After filming, the sub went on a promotional tour, then it quite literally disappeared off the radar. Nellie was placed in a lock-up in Long Island, New York on a ten-year lease. When that lease expired and no-body came to claim the contents, they were put up for auction Storage Hunters style. The winning bidder paid just $100. It took until 2013 for them to realise the sub was genuine, whereupon it was sold at auction and purchased by Elon Musk - a potential real-life Bond Villain for £550,000.


It’s safe to say Lotus got equally good value for money. The whole endeavour put a dent of £17,500 in McLauchlan’s PR budget - a small price to pay for the creation of an instant cultural icon. Another Esprit would later appear in 1981’s For Your Eyes Only, aligning it with the only other recurring Bond car, the Aston Martin DB5. Alas, it didn't transform into a submarine this time, but it didn’t need to resort to such antics to outrun the bad guys - because it was the newly launched Esprit Turbo.

A white Esprit S1 was chosen because it would be equally visible in the bright Mediterranean sunshine and once underwater. A total of eight cars made the journey to the set in Sardinia, all in various states of build - two complete cars, and six bodyshells to destroy in the stunts or to use for the sub conversion. One of the complete cars was obviously used in the film, whilst another was converted into a camera car by the crew. The body shells were used as sacrificial lambs by the stunt team, launched into the sea as 007 evaded the machine gun equipped helicopter. The cardboard boxes Bond ploughs through at the end of the jetty weren’t in the original script - they had to be improvised as the air cannon proved so powerful it kept blowing panels off the Esprit bodyshells. 


Speaking of stuntmen, the driving team were having trouble getting the limpet-like Lotus to look dramatic on camera, despite coaching from Roger Becker, who was on hand as technical support. As Becker recalled “One day they asked me to bring the car up for a certain shot, so I drove it as was natural for me. I screamed up the road, and the assistant directors were jumping up and down yelling, ‘That’s how we want it! Why can’t we get him to do the driving?’ And so I did it.”


Despite Becker’s renowned precision behind the wheel, it wasn’t all plain sailing. Slaloming between trucks at high speed was nothing compared to filming the sequence where Bond dispatches Jaws and chums. During the chase, Bond activates one of the Esprit’s defence mechanisms, spraying concrete (actually porridge) onto the pursuing baddies windscreen from the back of the car. The scene had to be filmed with both cars reversing, and while the stunt driver of the henchmen's car could look behind him as he wasn’t on screen, Becker had to remain looking forwards at all times. This meant he could only rely on the Esprit’s mirrors to judge the twisting road, and coupled with the unique handling properties of driving a car in reverse at speed, the inevitable happened - Becker put the car in a ditch.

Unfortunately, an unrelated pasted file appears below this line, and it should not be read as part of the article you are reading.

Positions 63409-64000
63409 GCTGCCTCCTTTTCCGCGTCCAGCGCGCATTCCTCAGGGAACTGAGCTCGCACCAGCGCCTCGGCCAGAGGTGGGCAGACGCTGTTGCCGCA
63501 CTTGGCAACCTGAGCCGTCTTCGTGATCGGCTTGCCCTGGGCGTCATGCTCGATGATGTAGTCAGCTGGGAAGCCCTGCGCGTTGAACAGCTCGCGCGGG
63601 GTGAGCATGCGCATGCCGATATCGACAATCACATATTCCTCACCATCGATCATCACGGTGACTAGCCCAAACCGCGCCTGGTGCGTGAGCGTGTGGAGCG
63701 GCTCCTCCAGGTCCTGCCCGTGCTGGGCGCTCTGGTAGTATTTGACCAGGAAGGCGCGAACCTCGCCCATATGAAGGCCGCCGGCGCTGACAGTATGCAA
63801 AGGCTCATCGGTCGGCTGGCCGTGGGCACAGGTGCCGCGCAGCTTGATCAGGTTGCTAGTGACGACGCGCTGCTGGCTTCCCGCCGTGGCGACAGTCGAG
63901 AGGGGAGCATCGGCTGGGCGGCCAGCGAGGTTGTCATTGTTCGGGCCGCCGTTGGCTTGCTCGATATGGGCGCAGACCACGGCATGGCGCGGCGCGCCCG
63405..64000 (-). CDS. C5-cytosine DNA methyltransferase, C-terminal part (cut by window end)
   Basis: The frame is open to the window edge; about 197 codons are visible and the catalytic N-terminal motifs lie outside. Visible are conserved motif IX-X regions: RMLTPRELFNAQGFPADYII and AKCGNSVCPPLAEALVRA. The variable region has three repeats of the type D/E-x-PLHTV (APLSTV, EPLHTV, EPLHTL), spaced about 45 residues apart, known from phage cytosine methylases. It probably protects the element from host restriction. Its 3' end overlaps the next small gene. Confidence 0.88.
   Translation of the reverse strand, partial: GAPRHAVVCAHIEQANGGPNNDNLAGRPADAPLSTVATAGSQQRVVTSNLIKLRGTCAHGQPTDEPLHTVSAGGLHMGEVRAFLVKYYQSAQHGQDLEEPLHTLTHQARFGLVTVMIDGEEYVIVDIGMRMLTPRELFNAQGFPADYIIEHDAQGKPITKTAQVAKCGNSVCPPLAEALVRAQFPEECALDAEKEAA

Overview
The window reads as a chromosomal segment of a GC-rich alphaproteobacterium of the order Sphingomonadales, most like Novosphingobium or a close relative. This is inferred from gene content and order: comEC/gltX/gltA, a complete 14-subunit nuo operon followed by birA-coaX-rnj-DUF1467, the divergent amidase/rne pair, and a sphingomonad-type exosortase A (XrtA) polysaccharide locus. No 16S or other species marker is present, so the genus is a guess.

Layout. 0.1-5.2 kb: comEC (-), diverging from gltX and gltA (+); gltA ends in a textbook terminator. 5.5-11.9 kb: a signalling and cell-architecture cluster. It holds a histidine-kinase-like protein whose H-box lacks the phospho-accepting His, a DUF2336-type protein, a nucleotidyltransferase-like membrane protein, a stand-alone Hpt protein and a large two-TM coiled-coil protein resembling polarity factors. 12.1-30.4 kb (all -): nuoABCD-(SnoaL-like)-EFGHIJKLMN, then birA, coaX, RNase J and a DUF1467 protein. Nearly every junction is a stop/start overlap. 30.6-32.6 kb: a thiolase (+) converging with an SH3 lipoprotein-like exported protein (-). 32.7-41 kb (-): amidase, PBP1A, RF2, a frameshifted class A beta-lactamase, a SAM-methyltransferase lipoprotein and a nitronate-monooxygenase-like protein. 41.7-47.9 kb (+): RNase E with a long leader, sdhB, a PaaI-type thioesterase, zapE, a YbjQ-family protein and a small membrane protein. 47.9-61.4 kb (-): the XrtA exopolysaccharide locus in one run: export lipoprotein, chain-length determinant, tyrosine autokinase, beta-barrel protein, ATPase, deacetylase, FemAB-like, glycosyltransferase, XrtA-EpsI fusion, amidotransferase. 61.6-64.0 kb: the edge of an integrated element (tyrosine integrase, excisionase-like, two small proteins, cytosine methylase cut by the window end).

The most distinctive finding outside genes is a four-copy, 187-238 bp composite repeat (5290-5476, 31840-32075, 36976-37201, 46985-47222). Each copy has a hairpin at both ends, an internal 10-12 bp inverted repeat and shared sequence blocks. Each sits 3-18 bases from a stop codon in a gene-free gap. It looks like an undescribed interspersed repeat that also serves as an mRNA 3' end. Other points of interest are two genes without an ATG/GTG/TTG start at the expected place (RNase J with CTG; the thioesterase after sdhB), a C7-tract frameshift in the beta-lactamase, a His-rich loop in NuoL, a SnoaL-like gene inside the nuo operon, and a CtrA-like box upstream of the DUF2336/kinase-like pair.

The submarine, dubbed “Wet Nelly” in a Nod to You Only Live Twice’ s autogyro Little Nellie, was constructed by American firm Perry Oceanographic. Converting one of the donor body shells into a “wet” sub (where the occupants needed to wear a wetsuit and scuba gear) cost approximately $100,000. It was piloted by ex US Navy SEAL Don Griffin.


Once submerged, the wedge styling of the Esprit proved somewhat of a hindrance to the pilot. Lotus’ desire for an aerodynamically stable car with downforce meant Wet Nelly would constantly seek to dive towards the seabed. In the film, you’ll notice the fins were constantly turned to the up position. An additional countermeasure to provide lift was to fill the front luggage compartment of the Esprit with ping pong balls. Not only that, captain Griffin had to contend with the fact Wet Nellie only had forward thrust - there was no braking capability or reverse thrust.


After filming, the sub went on a promotional tour, then it quite literally disappeared off the radar. Nellie was placed in a lock-up in Long Island, New York on a ten-year lease. When that lease expired and no-body came to claim the contents, they were put up for auction Storage Hunters style. The winning bidder paid just $100. It took until 2013 for them to realise the sub was genuine, whereupon it was sold at auction and purchased by Elon Musk - a potential real-life Bond Villain for £550,000.


It’s safe to say Lotus got equally good value for money. The whole endeavour put a dent of £17,500 in McLauchlan’s PR budget - a small price to pay for the creation of an instant cultural icon. Another Esprit would later appear in 1981’s For Your Eyes Only, aligning it with the only other recurring Bond car, the Aston Martin DB5. Alas, it didn't transform into a submarine this time, but it didn’t need to resort to such antics to outrun the bad guys - because it was the newly launched Esprit Turbo.